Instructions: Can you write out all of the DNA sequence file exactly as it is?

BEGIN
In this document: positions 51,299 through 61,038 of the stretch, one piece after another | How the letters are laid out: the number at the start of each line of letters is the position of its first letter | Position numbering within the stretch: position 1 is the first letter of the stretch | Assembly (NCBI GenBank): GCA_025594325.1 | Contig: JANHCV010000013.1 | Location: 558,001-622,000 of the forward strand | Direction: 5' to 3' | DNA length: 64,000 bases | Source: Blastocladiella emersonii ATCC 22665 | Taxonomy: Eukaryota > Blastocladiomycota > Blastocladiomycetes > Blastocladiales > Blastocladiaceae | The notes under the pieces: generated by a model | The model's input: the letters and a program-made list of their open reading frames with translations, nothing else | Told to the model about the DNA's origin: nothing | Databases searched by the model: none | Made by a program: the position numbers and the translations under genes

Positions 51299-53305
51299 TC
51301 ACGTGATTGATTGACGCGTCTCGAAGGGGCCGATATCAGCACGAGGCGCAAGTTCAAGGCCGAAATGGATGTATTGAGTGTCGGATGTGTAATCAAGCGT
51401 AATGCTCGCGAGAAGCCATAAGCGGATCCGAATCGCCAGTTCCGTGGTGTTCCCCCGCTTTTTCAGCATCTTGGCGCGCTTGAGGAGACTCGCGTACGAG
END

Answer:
In this document: positions 51,299 through 61,038 of the stretch, one piece after another | How the letters are laid out: the number at the start of each line of letters is the position of its first letter | Position numbering within the stretch: position 1 is the first letter of the stretch | Assembly (NCBI GenBank): GCA_025594325.1 | Contig: JANHCV010000013.1 | Location: 558,001-622,000 of the forward strand | Direction: 5' to 3' | DNA length: 64,000 bases | Source: Blastocladiella emersonii ATCC 22665 | Taxonomy: Eukaryota > Blastocladiomycota > Blastocladiomycetes > Blastocladiales > Blastocladiaceae | The notes under the pieces: generated by a model | The model's input: the letters and a program-made list of their open reading frames with translations, nothing else | Told to the model about the DNA's origin: nothing | Databases searched by the model: none | Made by a program: the position numbers and the translations under genes

Positions 51299-53305
51299 TC
51301 ACGTGATTGATTGACGCGTCTCGAAGGGGCCGATATCAGCACGAGGCGCAAGTTCAAGGCCGAAATGGATGTATTGAGTGTCGGATGTGTAATCAAGCGT
51401 AATGCTCGCGAGAAGCCATAAGCGGATCCGAATCGCCAGTTCCGTGGTGTTCCCCCGCTTTTTCAGCATCTTGGCGCGCTTGAGGAGACTCGCGTACGAG